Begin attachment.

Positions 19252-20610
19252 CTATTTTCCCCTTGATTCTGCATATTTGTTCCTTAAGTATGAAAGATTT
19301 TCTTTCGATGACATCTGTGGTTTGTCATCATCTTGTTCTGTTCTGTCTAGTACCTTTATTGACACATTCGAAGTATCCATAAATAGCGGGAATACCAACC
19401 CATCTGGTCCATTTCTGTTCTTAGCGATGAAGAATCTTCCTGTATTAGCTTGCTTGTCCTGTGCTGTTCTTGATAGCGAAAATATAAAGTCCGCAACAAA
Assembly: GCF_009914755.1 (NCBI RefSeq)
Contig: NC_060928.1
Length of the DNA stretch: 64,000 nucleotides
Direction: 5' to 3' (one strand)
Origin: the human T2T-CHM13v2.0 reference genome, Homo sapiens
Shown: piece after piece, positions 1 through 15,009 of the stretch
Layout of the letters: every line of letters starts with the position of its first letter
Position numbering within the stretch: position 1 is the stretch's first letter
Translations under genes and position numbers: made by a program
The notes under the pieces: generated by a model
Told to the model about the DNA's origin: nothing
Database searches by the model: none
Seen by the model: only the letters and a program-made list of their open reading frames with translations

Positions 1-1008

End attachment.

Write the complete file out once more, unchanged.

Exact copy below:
Positions 19252-20610
19252 CTATTTTCCCCTTGATTCTGCATATTTGTTCCTTAAGTATGAAAGATTT
19301 TCTTTCGATGACATCTGTGGTTTGTCATCATCTTGTTCTGTTCTGTCTAGTACCTTTATTGACACATTCGAAGTATCCATAAATAGCGGGAATACCAACC
19401 CATCTGGTCCATTTCTGTTCTTAGCGATGAAGAATCTTCCTGTATTAGCTTGCTTGTCCTGTGCTGTTCTTGATAGCGAAAATATAAAGTCCGCAACAAA
Assembly: GCF_009914755.1 (NCBI RefSeq)
Contig: NC_060928.1
Length of the DNA stretch: 64,000 nucleotides
Direction: 5' to 3' (one strand)
Origin: the human T2T-CHM13v2.0 reference genome, Homo sapiens
Shown: piece after piece, positions 1 through 15,009 of the stretch
Layout of the letters: every line of letters starts with the position of its first letter
Position numbering within the stretch: position 1 is the stretch's first letter
Translations under genes and position numbers: made by a program
The notes under the pieces: generated by a model
Told to the model about the DNA's origin: nothing
Database searches by the model: none
Seen by the model: only the letters and a program-made list of their open reading frames with translations

Positions 1-1008